I have been reading this thread and am newly registered. I have been enjoying trying some of the different NY style formulations suitable for baking in a non commercial style oven. (500-550 with a stone) I have always enjoyed a longer cold fermentation length and had great results with the one posted by Glutenboy:
All Trumps Flour - 1520 g - 100%
Water (room temp) - 928 g - 61.05632%
IDY - 4.3 g - .282895% (measured as 1 teaspoon)(corrected to .177632%)
Sea Salt - 38 g - 2.5%
I will be following his protocol, except I will be making two batches, one with KABF and one with KASL. Each batch will consist of three dough balls each 300g. two of which I will ball as usual from the mixer and one will be placed in the container only being weighed. (I made the dough yesterday evening) I did the same with the three made with KASL. I labeled all containers and I plan on cooking them this coming Saturday. I will "gingerly" ball the two loose pieces of dough three hours prior to baking, also allowing the two balled pieces of dough from each batch a three hour room temp proofing before baking as well. Hopefully with my many tasters we will be able to determine: 1. which type of flour we prefer between the two. 2. Does the long cold fermentation time without balling the dough followed by a late balling affect the dough texture, and overall quality as compared to the normal method of weighing and balling before cold fermentation begins. I will be using the same cheese (amount and type) for all pizzas and a standard one topping per pizza. I am excited to see what happens, hopefully a technique that will only improve upon Gluttenboy's already great product.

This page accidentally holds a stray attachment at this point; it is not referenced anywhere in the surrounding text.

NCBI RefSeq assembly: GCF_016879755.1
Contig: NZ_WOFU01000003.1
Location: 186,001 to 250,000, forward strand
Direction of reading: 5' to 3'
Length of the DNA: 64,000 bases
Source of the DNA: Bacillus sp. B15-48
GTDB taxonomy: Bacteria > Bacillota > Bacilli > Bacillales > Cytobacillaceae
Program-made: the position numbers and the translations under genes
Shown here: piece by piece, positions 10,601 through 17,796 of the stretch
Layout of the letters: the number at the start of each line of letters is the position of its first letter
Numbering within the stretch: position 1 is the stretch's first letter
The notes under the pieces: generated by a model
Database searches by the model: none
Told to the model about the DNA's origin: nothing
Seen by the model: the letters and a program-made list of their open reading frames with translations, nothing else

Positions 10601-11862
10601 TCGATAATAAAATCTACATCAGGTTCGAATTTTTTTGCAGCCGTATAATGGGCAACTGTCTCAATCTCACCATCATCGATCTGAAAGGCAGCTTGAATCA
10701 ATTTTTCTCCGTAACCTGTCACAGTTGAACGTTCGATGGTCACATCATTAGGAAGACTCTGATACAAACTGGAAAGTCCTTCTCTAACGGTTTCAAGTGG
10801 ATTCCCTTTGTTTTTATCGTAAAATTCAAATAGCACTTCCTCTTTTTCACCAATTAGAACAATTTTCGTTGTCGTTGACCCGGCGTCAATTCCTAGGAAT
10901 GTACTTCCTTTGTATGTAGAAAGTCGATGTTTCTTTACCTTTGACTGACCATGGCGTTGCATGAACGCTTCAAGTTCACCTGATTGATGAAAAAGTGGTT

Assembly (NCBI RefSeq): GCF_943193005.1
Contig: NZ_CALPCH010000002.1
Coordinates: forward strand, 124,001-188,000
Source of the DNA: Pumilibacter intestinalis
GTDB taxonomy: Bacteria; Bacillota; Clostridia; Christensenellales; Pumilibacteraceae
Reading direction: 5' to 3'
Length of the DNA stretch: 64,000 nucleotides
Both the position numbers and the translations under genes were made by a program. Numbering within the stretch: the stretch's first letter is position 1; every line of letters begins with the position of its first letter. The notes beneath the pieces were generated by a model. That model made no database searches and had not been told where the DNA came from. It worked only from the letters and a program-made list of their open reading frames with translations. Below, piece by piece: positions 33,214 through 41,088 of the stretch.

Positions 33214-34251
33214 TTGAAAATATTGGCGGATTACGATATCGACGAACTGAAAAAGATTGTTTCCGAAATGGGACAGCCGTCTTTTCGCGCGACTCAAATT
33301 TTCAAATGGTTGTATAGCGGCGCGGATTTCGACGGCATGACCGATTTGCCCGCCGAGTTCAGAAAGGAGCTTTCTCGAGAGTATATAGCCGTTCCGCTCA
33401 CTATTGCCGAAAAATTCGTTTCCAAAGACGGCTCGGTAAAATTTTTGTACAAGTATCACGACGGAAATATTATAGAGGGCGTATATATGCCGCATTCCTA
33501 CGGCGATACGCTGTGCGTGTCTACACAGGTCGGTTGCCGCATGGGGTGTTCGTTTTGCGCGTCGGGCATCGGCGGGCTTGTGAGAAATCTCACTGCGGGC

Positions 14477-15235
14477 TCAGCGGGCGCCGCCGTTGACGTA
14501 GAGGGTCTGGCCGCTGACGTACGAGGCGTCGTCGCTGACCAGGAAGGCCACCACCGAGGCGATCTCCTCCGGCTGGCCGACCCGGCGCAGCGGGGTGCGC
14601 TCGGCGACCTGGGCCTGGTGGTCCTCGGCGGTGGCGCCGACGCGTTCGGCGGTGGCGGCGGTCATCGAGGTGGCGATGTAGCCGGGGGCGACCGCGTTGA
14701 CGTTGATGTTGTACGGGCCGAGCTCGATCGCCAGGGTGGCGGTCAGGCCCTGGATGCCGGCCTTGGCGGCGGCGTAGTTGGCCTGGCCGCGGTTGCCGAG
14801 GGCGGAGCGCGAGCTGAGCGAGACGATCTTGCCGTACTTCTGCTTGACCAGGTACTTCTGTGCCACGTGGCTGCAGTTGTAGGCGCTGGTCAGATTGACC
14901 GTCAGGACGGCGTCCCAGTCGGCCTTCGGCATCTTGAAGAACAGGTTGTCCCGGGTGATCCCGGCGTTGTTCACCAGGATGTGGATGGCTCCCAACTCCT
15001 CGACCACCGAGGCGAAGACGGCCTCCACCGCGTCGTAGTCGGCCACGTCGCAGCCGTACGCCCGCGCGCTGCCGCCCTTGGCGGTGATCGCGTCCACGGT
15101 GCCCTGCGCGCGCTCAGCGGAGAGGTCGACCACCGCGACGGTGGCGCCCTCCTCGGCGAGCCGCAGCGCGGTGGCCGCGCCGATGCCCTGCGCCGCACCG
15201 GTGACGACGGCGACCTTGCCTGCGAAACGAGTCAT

This is very similar to the experimentation that has been going on and documented on this thread (IE. Norma, Fazzari, ect...) and all credit for ideas and techniques are contributed to previous posters. My only independent thought is to try it myself.
I do have one question about the dough, when allowing the dough to proof at room temp before opening it to bake, other than flour and covering them what is typically done to prevent them from crusting?
If anyone has any thoughts of how I could, or should be conducting this I'd love any and all advice. I love the site and appreciate all the good info.
I'll hopefully post the results with some pics next Sunday.